Well typed OS

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Well typed OS

Yotam Ohad
Hi,
In the last couple of days, I've been toying with the thought of an operating system in which programs (or more accurately, any process) has a distinct type which limits
its use of the machine. For example, `echo` (String -> String) won't be able to print an output without a second program which would handle changing stdout.

I think it could "break down" the IO monad into other structures that are better at specifying what is changing: A file is read / memory written / etc.
I do, however, not sure how to incorporate drivers (which handles IO and external devices) into this. Giving them an `IO a` type feels like cheating. I would be much cooler if there was a way
to treat them like the `echo` function from earlier.

What are your thoughts/suggestions? I'll be happy to hear them.

Yotam

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Re: Well typed OS

Joachim Durchholz
Am 05.10.2018 um 06:36 schrieb Yotam Ohad:

> Hi,
> In the last couple of days, I've been toying with the thought of an
> operating system in which programs (or more accurately, any process) has
> a distinct type which limits
> its use of the machine. For example, `echo` (String -> String) won't be
> able to print an output without a second program which would handle
> changing stdout.
>
> I think it could "break down" the IO monad into other structures that
> are better at specifying what is changing: A file is read / memory
> written / etc.
> I do, however, not sure how to incorporate drivers (which handles IO and
> external devices) into this. Giving them an `IO a` type feels like
> cheating. I would be much cooler if there was a way
> to treat them like the `echo` function from earlier.
>
> What are your thoughts/suggestions? I'll be happy to hear them.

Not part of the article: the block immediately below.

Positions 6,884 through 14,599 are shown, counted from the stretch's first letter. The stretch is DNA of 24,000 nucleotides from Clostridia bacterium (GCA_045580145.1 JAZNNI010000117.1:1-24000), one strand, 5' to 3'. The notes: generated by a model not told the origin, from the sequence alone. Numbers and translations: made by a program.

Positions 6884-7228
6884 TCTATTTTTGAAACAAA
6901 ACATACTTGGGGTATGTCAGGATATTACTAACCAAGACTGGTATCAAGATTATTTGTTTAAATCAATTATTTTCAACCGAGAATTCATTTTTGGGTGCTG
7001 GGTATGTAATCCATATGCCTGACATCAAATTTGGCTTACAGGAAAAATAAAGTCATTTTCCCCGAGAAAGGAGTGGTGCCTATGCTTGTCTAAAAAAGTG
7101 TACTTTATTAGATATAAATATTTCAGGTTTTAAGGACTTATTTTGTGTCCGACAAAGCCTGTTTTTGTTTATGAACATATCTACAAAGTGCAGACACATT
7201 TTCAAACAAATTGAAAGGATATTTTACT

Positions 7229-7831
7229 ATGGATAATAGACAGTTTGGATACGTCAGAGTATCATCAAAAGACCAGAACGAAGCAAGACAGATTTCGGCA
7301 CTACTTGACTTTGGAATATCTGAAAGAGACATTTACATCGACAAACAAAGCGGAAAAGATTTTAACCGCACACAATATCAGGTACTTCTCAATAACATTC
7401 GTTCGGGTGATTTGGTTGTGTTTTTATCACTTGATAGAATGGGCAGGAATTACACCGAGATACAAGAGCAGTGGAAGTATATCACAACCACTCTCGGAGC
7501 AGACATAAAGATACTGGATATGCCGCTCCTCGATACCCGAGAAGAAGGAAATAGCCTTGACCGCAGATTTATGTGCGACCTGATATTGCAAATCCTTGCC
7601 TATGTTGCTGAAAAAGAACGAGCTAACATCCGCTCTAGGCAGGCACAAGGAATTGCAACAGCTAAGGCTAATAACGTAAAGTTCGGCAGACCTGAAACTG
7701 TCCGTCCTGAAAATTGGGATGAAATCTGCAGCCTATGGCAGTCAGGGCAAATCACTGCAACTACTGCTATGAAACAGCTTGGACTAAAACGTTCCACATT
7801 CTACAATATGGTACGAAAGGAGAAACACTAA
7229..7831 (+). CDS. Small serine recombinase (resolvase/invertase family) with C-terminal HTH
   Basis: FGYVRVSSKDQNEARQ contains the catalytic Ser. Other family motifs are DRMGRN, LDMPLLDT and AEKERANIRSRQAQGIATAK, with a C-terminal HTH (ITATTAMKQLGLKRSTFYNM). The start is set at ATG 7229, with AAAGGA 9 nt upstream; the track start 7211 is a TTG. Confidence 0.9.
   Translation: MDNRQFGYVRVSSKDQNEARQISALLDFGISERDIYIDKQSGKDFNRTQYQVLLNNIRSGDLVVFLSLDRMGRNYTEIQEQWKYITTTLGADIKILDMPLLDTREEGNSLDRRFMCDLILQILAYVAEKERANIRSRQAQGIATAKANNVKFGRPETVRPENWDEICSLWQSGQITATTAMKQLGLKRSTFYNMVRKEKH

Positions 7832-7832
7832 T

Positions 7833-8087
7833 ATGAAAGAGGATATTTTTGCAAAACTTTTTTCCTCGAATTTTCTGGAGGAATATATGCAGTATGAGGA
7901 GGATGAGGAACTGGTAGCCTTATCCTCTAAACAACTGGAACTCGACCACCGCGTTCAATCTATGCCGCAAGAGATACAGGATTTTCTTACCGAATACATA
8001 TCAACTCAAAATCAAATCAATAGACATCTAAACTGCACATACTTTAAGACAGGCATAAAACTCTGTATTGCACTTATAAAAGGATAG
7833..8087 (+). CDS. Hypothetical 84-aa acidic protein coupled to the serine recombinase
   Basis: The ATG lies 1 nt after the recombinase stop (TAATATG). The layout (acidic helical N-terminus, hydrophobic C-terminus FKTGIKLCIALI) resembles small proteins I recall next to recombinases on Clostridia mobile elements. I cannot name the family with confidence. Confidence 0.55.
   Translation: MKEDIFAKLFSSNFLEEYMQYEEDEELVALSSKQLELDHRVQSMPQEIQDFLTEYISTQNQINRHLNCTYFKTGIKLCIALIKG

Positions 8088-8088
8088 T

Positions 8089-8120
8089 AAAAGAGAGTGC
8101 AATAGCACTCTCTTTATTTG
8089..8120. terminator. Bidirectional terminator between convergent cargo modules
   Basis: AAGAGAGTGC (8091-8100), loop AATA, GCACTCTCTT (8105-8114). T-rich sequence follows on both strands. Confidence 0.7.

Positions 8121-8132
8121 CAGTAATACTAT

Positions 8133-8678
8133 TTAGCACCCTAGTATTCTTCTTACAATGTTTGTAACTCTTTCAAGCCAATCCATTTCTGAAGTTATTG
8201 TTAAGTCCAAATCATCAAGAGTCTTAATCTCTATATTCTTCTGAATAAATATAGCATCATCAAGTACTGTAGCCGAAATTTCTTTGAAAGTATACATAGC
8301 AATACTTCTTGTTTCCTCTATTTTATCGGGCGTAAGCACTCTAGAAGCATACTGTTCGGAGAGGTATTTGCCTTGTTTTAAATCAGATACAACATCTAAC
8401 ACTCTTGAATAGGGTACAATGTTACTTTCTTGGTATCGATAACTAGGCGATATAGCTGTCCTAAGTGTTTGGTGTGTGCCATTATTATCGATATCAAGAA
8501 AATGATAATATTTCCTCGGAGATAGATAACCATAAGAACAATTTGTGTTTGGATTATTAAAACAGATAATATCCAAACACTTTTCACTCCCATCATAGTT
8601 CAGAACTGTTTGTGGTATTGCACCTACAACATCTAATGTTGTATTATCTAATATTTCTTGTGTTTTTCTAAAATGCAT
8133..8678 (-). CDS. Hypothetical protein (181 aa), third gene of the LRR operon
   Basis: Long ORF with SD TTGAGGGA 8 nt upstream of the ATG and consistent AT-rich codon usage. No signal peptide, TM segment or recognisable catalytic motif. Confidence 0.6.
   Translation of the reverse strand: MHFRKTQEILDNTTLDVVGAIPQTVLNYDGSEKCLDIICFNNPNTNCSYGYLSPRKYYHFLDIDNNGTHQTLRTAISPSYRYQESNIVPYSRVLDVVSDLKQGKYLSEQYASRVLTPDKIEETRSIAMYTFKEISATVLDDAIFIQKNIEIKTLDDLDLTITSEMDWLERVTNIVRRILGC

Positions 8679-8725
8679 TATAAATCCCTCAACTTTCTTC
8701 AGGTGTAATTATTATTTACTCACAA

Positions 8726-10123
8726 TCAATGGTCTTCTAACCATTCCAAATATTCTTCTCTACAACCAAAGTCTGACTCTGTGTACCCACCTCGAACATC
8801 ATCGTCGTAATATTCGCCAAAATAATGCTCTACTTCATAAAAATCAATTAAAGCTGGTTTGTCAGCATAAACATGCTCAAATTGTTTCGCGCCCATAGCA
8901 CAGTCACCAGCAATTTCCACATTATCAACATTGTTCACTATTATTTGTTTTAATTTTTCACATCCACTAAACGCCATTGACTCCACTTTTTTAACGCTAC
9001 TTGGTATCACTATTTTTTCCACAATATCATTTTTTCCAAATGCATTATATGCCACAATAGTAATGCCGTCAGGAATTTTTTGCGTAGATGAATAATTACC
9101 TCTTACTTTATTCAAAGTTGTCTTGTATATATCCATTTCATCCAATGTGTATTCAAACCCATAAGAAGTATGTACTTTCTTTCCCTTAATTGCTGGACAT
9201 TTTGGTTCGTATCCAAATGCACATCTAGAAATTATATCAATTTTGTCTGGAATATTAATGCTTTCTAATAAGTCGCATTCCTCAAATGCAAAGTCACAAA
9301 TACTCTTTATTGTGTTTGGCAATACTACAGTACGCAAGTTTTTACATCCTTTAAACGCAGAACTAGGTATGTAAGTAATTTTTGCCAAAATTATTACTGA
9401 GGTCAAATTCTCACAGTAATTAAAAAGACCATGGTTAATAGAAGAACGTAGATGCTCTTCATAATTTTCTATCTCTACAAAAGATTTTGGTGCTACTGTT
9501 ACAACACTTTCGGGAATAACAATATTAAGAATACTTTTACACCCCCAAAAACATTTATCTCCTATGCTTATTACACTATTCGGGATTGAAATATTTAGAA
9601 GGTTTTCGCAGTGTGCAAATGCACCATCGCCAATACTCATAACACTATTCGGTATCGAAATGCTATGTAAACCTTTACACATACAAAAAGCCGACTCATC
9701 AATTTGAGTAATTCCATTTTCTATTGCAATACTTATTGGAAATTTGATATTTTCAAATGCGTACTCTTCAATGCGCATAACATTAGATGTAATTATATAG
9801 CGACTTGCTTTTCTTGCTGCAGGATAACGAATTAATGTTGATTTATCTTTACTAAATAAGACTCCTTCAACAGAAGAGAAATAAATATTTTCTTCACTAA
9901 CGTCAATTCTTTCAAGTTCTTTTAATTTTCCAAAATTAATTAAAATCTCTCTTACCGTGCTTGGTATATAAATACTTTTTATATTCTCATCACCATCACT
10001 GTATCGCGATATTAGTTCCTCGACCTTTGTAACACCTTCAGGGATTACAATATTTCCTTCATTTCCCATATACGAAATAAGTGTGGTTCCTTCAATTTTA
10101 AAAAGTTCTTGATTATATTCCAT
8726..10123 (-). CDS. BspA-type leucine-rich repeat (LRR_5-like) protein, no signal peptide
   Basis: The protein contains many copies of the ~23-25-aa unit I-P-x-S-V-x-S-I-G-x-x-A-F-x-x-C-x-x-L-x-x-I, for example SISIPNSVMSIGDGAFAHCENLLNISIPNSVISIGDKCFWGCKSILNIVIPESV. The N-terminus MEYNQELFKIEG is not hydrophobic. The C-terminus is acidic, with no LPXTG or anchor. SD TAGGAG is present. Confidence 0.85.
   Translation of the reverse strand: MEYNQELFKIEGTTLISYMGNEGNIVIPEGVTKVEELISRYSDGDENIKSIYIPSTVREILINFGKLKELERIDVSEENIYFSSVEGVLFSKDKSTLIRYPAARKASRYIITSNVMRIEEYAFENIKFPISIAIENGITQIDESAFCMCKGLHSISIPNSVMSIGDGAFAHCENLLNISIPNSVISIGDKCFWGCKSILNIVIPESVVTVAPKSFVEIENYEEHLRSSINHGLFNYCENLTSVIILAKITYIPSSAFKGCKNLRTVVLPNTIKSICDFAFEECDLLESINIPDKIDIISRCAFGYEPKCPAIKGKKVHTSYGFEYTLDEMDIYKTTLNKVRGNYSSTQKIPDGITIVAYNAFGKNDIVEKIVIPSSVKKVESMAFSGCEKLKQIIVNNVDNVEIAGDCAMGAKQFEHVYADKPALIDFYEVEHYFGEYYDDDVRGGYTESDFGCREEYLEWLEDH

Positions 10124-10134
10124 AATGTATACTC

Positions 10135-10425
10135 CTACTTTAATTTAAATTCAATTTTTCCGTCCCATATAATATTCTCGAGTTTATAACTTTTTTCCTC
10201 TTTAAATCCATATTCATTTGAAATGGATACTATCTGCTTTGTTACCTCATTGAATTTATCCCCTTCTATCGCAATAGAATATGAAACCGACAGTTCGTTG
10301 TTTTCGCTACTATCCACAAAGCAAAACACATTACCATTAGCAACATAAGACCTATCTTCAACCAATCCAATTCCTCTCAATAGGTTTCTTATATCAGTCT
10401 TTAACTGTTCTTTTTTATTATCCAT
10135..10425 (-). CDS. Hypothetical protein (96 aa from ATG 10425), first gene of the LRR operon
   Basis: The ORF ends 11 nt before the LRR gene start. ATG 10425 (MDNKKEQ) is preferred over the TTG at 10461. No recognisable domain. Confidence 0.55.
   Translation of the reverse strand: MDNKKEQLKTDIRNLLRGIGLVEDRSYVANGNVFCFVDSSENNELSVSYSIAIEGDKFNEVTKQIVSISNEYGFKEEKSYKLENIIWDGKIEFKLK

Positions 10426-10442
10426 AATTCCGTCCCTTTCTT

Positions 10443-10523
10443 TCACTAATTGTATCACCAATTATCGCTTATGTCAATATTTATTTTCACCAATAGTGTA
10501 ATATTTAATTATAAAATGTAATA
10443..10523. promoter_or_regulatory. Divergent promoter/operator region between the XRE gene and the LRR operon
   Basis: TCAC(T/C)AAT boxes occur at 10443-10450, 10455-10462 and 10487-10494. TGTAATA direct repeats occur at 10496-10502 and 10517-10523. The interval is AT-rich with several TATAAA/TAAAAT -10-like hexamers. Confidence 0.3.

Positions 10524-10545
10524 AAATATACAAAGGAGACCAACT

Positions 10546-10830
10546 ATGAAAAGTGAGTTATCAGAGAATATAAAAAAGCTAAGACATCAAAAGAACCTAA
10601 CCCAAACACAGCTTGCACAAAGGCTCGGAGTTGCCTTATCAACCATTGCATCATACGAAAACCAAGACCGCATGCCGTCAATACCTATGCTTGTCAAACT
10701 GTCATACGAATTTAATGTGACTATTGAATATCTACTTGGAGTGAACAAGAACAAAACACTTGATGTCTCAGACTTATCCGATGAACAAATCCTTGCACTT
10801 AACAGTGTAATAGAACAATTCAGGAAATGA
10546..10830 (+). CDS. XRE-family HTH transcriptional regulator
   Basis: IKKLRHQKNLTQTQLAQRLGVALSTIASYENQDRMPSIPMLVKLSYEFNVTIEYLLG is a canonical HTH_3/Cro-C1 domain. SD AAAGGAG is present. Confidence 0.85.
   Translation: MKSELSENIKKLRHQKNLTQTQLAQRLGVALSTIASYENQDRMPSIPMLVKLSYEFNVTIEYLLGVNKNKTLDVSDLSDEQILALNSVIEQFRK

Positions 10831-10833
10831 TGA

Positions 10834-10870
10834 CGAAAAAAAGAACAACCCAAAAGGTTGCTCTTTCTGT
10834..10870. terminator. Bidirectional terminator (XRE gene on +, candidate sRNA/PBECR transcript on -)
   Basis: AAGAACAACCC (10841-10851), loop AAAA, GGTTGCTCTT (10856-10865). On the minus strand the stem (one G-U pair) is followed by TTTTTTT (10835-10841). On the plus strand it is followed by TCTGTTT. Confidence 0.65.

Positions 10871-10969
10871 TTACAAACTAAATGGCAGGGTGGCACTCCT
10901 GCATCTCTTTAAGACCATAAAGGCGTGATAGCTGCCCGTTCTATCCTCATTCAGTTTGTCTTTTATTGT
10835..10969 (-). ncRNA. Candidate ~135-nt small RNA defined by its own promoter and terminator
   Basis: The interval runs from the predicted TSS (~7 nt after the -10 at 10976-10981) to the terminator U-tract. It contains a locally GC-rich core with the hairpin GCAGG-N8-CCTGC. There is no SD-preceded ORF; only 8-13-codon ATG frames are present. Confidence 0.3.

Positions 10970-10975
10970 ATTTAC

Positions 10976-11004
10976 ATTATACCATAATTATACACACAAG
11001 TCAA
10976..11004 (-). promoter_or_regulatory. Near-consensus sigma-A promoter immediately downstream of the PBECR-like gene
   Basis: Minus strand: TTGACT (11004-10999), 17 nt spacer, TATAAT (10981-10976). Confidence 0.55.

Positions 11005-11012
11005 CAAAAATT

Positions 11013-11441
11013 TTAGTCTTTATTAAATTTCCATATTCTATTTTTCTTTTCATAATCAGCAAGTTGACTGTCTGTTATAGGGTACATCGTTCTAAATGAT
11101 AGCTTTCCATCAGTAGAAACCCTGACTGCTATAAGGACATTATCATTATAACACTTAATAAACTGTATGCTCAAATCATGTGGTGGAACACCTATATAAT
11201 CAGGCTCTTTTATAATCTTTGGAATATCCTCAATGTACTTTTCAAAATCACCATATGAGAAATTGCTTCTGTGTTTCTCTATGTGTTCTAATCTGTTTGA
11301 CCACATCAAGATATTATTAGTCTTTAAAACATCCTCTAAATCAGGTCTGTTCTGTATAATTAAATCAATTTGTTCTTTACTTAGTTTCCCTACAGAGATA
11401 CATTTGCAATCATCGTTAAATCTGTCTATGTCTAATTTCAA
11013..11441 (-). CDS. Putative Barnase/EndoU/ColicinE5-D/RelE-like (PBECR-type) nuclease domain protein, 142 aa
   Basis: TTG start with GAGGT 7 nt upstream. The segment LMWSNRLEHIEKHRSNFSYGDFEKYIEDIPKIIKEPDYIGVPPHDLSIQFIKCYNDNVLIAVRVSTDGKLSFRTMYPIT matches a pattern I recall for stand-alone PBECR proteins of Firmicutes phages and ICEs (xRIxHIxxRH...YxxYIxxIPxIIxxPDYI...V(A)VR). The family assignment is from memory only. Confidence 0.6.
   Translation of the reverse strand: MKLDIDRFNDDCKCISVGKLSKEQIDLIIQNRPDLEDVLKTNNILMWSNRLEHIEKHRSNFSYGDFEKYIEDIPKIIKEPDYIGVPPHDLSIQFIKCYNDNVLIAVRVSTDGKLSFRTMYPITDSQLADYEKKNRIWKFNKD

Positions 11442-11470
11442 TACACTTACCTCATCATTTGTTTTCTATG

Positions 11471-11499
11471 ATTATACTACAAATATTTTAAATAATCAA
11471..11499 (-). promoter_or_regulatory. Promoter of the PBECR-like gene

An OS needs to work for any programming language, so I'm not sure how to
get from an IO-based approach to a working OS. Unless you plan to write
the OS itself in Haskell and make it so that all programs are Haskell
modules, but that's a huge task.

The design approach you're after is called "Capabilities". It's not
ordinarily described as a type system, and I'm not sure whether it's a
good idea to use static types in the first place because there are
situations where you want to grant or revoke them dynamically.
See https://en.wikipedia.org/wiki/Capability-based_security . This
article also has a link to other security models; capabilities are
pretty famous, but it's quite possible that a different one would be a
better fit.

HTH
Jo
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Re: Well typed OS

Ivan Perez


On Fri, 5 Oct 2018 at 01:41, Joachim Durchholz <[hidden email]> wrote:
Am 05.10.2018 um 06:36 schrieb Yotam Ohad:
> Hi,
> In the last couple of days, I've been toying with the thought of an
> operating system in which programs (or more accurately, any process) has
> a distinct type which limits
> its use of the machine. For example, `echo` (String -> String) won't be
> able to print an output without a second program which would handle
> changing stdout.
>
> I think it could "break down" the IO monad into other structures that
> are better at specifying what is changing: A file is read / memory
> written / etc.
> I do, however, not sure how to incorporate drivers (which handles IO and
> external devices) into this. Giving them an `IO a` type feels like
> cheating. I would be much cooler if there was a way
> to treat them like the `echo` function from earlier.
>
> What are your thoughts/suggestions? I'll be happy to hear them.

An OS needs to work for any programming language, so I'm not sure how to
get from an IO-based approach to a working OS. Unless you plan to write
the OS itself in Haskell and make it so that all programs are Haskell
modules, but that's a huge task.

He seems to suggest that he is playing around with the idea, more than proposing to write a whole OS.

For the sake of the exercise, it makes sense to assume that all programs will carry a type specification.
 

The design approach you're after is called "Capabilities". It's not
ordinarily described as a type system, and I'm not sure whether it's a
good idea to use static types in the first place because there are
situations where you want to grant or revoke them dynamically.

In part, isn't specifying this up-front what iOS and Android do with permissions, or docker with capabilities?

As an exercise, I think this could be nice. And my intuition would be to use specific effects/monads as well, both to provide the capabilities themselves and to encode the idea that that permission or effect is needed. Type inference might be able to tell you whether a permission may be needed at all or not, so this seems like a potentially good idea.